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ESCONDIDO, Calif. -- Kitty Brazelton, she of the off-center rock and jazz projects, is now tackling classical music. No surprise in that "Chamber Music for the Inner Ear" is as delightfully odd as its title - and as Brazelton's earlier recordings. Like jazz composer Carla Bley, Brazelton has the rare ability to lay down brash, bold melodic themes atop atonal, dissonant backing passages in such a way that it seems completely natural and organic. Think of Yoko Ono's experimental nature coupled to vision and taste.
And Brazelton is thematically less constrained than almost any other composer. The works on her new release range from near-caustic to almost sacred.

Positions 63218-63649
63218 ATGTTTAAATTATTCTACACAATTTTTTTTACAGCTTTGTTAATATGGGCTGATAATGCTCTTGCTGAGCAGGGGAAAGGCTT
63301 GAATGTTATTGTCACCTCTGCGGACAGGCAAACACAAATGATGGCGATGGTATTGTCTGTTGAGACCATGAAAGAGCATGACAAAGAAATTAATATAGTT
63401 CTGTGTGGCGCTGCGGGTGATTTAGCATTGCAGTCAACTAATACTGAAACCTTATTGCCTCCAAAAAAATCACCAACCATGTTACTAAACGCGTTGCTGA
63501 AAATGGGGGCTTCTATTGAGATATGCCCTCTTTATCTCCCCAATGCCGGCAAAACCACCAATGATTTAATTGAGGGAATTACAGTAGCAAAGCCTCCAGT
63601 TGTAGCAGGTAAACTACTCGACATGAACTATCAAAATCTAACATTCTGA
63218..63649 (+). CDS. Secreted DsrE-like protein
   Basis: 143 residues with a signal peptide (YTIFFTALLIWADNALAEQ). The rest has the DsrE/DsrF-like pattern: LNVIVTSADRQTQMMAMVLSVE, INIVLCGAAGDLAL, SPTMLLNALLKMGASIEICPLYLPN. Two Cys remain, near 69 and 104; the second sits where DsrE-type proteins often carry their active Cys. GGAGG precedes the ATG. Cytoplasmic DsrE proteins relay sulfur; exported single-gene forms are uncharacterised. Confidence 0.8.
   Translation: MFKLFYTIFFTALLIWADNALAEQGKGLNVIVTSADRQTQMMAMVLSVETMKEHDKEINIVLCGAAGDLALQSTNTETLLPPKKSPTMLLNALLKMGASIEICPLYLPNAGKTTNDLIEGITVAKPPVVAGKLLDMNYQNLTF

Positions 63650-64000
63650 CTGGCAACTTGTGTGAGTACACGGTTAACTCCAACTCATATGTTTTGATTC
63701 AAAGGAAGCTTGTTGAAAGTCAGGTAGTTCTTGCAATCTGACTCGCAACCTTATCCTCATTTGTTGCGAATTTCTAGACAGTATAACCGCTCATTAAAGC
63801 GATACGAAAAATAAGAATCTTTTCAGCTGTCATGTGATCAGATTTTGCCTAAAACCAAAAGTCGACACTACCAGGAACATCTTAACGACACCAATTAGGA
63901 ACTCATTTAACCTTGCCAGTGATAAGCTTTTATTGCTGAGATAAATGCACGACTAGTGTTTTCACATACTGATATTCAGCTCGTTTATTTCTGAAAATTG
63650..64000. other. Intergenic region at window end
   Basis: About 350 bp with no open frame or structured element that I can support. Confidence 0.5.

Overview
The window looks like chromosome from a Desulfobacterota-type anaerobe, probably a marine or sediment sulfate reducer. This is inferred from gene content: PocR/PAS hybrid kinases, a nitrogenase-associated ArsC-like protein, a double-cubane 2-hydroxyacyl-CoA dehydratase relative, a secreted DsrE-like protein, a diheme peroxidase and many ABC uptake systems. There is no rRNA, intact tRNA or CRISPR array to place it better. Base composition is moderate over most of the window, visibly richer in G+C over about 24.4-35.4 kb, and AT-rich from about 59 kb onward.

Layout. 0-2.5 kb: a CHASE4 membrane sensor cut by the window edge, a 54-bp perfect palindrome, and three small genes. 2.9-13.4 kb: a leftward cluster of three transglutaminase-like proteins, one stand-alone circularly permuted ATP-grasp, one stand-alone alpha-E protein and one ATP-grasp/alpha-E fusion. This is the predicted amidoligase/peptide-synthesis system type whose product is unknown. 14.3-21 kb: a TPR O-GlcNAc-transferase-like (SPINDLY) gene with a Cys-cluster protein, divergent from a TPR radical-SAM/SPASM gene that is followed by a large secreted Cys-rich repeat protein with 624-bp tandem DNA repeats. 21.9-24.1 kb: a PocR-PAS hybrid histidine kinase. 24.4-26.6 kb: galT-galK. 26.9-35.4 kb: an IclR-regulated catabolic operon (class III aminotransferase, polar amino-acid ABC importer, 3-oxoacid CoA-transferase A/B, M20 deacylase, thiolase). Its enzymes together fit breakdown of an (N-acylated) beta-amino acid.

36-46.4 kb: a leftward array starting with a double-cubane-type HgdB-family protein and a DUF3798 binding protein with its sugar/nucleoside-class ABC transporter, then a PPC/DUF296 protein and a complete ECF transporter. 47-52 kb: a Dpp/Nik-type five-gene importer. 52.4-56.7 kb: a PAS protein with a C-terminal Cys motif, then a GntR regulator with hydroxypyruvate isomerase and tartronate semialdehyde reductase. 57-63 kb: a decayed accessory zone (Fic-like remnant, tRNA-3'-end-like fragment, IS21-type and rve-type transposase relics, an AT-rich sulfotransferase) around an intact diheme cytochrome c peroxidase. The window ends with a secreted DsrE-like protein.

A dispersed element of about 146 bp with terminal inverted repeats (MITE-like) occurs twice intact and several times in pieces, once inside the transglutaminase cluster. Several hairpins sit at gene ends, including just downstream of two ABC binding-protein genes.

The third movement of "Come Spring!", "Harmonic Fable," is very much in the hold of the early 20th Century classical music, and is wistful and majestic at the same time - not so different from Aaron Copeland. The next movement, "First Second Seder at the Knitting Factory," is sharply angled, often angry, and always harsh - completely different from what has come before, and yet still very much part of a larger whole.
Brazelton's singing has always been possessed of an odd allure - no one will confuse her with Kathleen Battle or Ella Fitzgerald, but there is nonetheless something quite spellbinding about her singing. And the less structured the passage the better, so that "R" is the kind of dreamlike trance song one might hear at a witches' coven.
The instrumentation is also different - matching alto saxophone and cello on "Called Out Ol' Texas," for instance. Or violin, guitar, bass and bongos on "R."
Brazelton has always preferred the road untraveled, and on "Chamber" she continues her intriguing musical journey.
© Copyright 2002 Jim Trageser
Jim Trageser is a writer and editor living in Escondido, Calif.
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